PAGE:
The area around London’s famous Oxford Circus is to be transformed into two pedestrianised “piazzas” after years of deliberation.
Work due to start later this year will include “significant improvements to the public spaces” as well as additional planting and seating in the shopping and leisure district, Westminster City Council and the Crown Estate announced on Wednesday.
Pedestrianising Oxford Circus has been a point of discussion for councils for many years, going back as far as the 1980s, due to the poor air quality, congestion and busy traffic in the area.
Re-routing public transport
Plans were often paused because of difficulties with re-routing public transport, as well as increasing journey times and potential losses for taxi drivers.
A design competition run by the Royal Institute of British Architects (RIBA) starting this summer will help to deliver the final scheme to ensure “world-class designs” and “value for money”.
The project will work with Transport for London (TfL) to improve access to Oxford Circus Tube station and prioritise pedestrians.
Westminster City Council said the new Elizabeth Line will bring in an extra 60 million pedestrians a year, and that 70% of people travel to Oxford Street by Underground.
There will be road closures between Oxford Circus and Great Portland Street to the east and Oxford Circus and John Princes Street to the west through experimental traffic orders (ETOs).
Traffic will continue along Regent Street, north and south of Oxford Circus.
The council will monitor and review the experimental changes as a part of the ETOs, considering feedback received from residents, businesses and other stakeholders.
Longer-term plans for Oxford Circus include “major enhancements” to the western and eastern concourses of the Tube station.
The changes also aim to improve air quality as the works are expected to reduce vehicle traffic and improve efficiency of bus journeys across the area.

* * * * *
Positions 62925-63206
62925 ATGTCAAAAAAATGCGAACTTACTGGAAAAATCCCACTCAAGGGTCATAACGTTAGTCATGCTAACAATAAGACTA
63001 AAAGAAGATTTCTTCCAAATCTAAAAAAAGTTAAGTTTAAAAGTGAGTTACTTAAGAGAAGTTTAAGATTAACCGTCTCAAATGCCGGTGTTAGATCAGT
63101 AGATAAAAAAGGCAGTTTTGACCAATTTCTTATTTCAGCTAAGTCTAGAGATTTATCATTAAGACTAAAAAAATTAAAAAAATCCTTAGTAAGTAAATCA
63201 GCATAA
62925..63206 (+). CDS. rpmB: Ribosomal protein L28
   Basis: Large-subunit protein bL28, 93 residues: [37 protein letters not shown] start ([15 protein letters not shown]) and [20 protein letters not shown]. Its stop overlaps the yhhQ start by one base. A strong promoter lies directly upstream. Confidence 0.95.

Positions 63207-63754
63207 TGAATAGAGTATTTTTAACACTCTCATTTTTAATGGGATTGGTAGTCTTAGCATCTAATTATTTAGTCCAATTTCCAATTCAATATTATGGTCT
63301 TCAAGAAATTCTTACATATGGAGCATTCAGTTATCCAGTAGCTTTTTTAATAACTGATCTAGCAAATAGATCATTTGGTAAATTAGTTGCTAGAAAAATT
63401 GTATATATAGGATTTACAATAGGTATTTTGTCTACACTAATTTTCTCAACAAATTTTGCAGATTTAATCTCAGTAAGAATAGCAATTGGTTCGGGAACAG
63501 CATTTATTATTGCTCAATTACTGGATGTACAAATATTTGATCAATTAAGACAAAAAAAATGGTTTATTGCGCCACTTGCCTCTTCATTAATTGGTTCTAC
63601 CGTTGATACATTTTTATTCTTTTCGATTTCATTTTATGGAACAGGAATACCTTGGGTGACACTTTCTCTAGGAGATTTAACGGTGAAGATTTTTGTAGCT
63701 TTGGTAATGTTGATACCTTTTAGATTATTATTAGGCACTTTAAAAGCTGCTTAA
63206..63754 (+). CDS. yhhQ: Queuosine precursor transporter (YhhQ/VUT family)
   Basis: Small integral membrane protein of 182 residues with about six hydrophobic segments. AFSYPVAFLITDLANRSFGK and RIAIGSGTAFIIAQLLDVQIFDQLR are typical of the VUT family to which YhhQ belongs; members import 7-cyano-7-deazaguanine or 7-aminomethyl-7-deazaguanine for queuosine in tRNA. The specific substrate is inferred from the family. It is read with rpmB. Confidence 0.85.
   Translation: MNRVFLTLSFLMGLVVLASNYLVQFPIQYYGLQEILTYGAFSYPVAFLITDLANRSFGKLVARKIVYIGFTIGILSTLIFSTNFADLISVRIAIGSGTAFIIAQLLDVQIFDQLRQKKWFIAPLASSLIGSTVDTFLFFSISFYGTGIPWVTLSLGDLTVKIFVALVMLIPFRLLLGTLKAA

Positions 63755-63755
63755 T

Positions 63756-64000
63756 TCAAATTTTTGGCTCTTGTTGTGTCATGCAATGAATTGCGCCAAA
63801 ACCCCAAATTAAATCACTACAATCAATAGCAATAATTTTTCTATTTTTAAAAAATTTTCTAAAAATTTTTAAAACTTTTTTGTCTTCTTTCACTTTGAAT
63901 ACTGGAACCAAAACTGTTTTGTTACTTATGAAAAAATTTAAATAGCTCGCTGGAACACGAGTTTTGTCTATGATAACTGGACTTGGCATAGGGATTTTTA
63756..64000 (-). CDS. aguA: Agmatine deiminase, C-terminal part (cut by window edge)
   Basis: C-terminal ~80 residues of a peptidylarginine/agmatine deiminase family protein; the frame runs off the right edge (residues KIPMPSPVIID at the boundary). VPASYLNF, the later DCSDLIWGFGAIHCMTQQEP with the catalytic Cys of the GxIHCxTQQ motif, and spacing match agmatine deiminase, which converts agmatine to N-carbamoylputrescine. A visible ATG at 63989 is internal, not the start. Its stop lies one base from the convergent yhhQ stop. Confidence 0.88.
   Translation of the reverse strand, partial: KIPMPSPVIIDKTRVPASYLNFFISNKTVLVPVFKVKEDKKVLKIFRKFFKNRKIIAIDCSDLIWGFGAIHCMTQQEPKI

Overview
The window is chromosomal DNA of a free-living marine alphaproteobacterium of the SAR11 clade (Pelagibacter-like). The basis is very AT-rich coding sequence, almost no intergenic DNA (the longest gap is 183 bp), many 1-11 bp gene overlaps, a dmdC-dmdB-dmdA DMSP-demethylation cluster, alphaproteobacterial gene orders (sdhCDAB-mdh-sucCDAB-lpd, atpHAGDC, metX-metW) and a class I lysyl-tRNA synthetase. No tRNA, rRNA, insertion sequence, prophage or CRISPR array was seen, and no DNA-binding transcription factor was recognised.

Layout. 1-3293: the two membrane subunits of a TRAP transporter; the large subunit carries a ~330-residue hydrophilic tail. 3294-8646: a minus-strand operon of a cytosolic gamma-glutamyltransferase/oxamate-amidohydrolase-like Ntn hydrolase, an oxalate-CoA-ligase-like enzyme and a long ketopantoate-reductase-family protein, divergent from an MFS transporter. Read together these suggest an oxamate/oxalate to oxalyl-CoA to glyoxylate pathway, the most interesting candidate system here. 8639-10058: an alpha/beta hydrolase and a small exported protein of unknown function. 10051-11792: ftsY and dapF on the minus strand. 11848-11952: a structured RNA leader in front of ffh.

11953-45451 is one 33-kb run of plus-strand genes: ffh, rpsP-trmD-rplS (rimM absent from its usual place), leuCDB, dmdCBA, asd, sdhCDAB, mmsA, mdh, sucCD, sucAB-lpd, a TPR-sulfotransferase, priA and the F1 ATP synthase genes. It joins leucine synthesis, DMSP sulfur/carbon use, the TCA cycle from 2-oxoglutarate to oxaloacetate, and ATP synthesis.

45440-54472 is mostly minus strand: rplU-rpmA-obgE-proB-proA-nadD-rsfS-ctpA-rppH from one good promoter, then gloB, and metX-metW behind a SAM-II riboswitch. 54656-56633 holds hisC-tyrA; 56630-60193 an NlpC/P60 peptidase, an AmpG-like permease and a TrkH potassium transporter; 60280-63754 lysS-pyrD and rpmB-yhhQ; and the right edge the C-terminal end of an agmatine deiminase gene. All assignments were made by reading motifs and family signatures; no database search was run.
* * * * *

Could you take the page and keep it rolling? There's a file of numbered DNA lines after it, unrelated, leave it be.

Today we unveil bold plans to reinvent Oxford Circus with the first significant redesign of the nation’s favourite high street in decades. New pedestrian friendly piazzas, greenery & seating areas will help bring back the buzz to these famous streets https://t.co/eDmkjV8KCQ pic.twitter.com/je9KfAt1tp— Cllr Rachael Robathan (@leader_wcc) June 16, 2021
Westminster City Council leader Rachael Robathan said: “There is an urgent need to tackle issues with pedestrian congestion and safety, poor air quality and noise.
“The serious congestion of Oxford Circus, of people and of traffic, is unsustainable and demands action.
“In the aftermath of the pandemic, and with the arrival of the Elizabeth Line, there is an overwhelming need and a compelling opportunity to build back better; a business-as-usual approach will no longer work.
“We hope the creation of these pedestrian-only piazzas at Oxford Circus will not only improve safety, security and accessibility but create an iconic destination at the heart of London.”
Westminster City Council’s Greenways project
The scheme is linked with Westminster City Council’s Greenways project, which is designed to improve the experience of cyclists across the Oxford Street District and in the borough.
Crown Estate chief executive Dan Labbad said: “It is essential, as we rebuild our capital, that we create places that better serve all those who use them – improving air quality, reducing congestion, prioritising safety and delivering a world-class visitor experience.
“These latest plans build on the recent improvements to Regent Street, and will help create a fitting gateway to all that the West End has to offer.”
The plans will be carried out through a “phased approach”, starting with two “car-free” piazzas in Oxford Street, at either side of the Circus, set to be finished by the end of 2021.
The second phase of the programme, “major improvements to the public realm”, will start in spring 2022.
The council has already committed £150 million towards programmes in the Oxford Street District, which before the pandemic was attracting 200 million visitors a year and employing some 155,000 workers.